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It looks like Otter Tail Corporation (NASDAQ:OTTR) is about to go ex-dividend in the next 3 days. The ex-dividend date is one business day before the record date, which is the cut-off date for shareholders to be present on the company's books to be eligible for a dividend payment. The ex-dividend date is of consequence because whenever a stock is bought or sold, the trade takes at least two business day to settle. Meaning, you will need to purchase Otter Tail's shares before the 12th of May to receive the dividend, which will be paid on the 10th of June.
The company's upcoming dividend is US$0.41 a share, following on from the last 12 months, when the company distributed a total of US$1.65 per share to shareholders. Looking at the last 12 months of distributions, Otter Tail has a trailing yield of approximately 2.6% on its current stock price of $62.32. Dividends are a major contributor to investment returns for long term holders, but only if the dividend continues to be paid. So we need to investigate whether Otter Tail can afford its dividend, and if the dividend could grow.
Dividends are typically paid out of company income, so if a company pays out more than it earned, its dividend is usually at a higher risk of being cut. Otter Tail paid out a comfortable 30% of its profit last year. That said, even highly profitable companies sometimes might not generate enough cash to pay the dividend, which is why we should always check if the dividend is covered by cash flow. Over the last year it paid out 59% of its free cash flow as dividends, within the usual range for most companies.
It's encouraging to see that the dividend is covered by both profit and cash flow. This generally suggests the dividend is sustainable, as long as earnings don't drop precipitously.
Have Earnings And Dividends Been Growing?
Stocks in companies that generate sustainable earnings growth often make the best dividend prospects, as it is easier to lift the dividend when earnings are rising. Investors love dividends, so if earnings fall and the dividend is reduced, expect a stock to be sold off heavily at the same time. That's why it's comforting to see Otter Tail's earnings have been skyrocketing, up 27% per annum for the past five years.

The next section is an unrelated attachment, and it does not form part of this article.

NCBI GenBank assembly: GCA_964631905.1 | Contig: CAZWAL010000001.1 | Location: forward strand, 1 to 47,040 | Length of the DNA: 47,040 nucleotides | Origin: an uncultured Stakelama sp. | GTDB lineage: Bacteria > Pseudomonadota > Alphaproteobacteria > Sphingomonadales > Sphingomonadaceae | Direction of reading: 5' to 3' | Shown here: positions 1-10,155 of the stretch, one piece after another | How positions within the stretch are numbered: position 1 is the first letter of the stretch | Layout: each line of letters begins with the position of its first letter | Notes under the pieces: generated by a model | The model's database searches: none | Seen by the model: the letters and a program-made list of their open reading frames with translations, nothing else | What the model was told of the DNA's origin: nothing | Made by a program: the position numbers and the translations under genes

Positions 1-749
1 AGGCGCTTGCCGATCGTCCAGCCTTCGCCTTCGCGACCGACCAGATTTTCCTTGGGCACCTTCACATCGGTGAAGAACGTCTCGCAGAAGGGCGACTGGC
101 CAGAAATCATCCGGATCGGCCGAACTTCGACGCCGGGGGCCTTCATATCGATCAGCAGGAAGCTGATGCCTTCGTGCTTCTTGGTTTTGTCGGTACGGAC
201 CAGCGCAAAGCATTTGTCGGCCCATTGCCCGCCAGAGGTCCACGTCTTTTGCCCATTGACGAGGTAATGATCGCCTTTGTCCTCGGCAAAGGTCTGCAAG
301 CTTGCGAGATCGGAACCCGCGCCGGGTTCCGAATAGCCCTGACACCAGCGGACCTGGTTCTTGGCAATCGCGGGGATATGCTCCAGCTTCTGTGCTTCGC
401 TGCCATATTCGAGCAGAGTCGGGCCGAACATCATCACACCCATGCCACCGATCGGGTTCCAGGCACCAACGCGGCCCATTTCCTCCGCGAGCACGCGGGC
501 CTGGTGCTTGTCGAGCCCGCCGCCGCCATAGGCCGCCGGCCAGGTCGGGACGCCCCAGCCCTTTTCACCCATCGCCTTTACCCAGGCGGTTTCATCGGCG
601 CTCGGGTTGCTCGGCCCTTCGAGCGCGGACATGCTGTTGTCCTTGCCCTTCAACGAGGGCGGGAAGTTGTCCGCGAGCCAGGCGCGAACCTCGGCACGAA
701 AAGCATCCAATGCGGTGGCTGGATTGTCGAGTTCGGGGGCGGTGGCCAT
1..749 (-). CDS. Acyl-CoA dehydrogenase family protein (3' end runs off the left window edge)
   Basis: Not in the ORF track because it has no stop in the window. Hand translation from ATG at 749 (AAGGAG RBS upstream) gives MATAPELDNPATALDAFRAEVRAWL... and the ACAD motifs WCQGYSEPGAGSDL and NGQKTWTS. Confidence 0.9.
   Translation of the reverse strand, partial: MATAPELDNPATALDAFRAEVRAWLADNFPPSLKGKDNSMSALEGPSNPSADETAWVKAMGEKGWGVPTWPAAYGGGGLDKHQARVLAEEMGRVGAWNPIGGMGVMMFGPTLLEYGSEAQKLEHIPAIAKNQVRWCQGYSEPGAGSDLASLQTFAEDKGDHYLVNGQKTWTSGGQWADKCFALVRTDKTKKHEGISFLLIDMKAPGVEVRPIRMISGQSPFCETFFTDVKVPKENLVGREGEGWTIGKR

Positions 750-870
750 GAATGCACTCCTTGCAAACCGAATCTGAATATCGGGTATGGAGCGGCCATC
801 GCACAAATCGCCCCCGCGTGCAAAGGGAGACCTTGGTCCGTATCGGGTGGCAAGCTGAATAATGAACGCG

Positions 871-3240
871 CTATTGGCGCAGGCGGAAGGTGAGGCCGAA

Many investors will assess a company's dividend performance by evaluating how much the dividend payments have changed over time. In the past 10 years, Otter Tail has increased its dividend at approximately 3.3% a year on average. It's good to see both earnings and the dividend have improved - although the former has been rising much quicker than the latter, possibly due to the company reinvesting more of its profits in growth.
To Sum It Up
Should investors buy Otter Tail for the upcoming dividend? From a dividend perspective, we're encouraged to see that earnings per share have been growing, the company is paying out less than half of its earnings, and a bit over half its free cash flow. Otter Tail looks solid on this analysis overall, and we'd definitely consider investigating it more closely.
With that in mind, a critical part of thorough stock research is being aware of any risks that stock currently faces. Every company has risks, and we've spotted 2 warning signs for Otter Tail (of which 1 is concerning!) you should know about.
Generally, we wouldn't recommend just buying the first dividend stock you see. Here's a curated list of interesting stocks that are strong dividend payers.
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This article by Simply Wall St is general in nature. We provide commentary based on historical data and analyst forecasts only using an unbiased methodology and our articles are not intended to be financial advice. It does not constitute a recommendation to buy or sell any stock, and does not take account of your objectives, or your financial situation. We aim to bring you long-term focused analysis driven by fundamental data. Note that our analysis may not factor in the latest price-sensitive company announcements or qualitative material. Simply Wall St has no position in any stocks mentioned.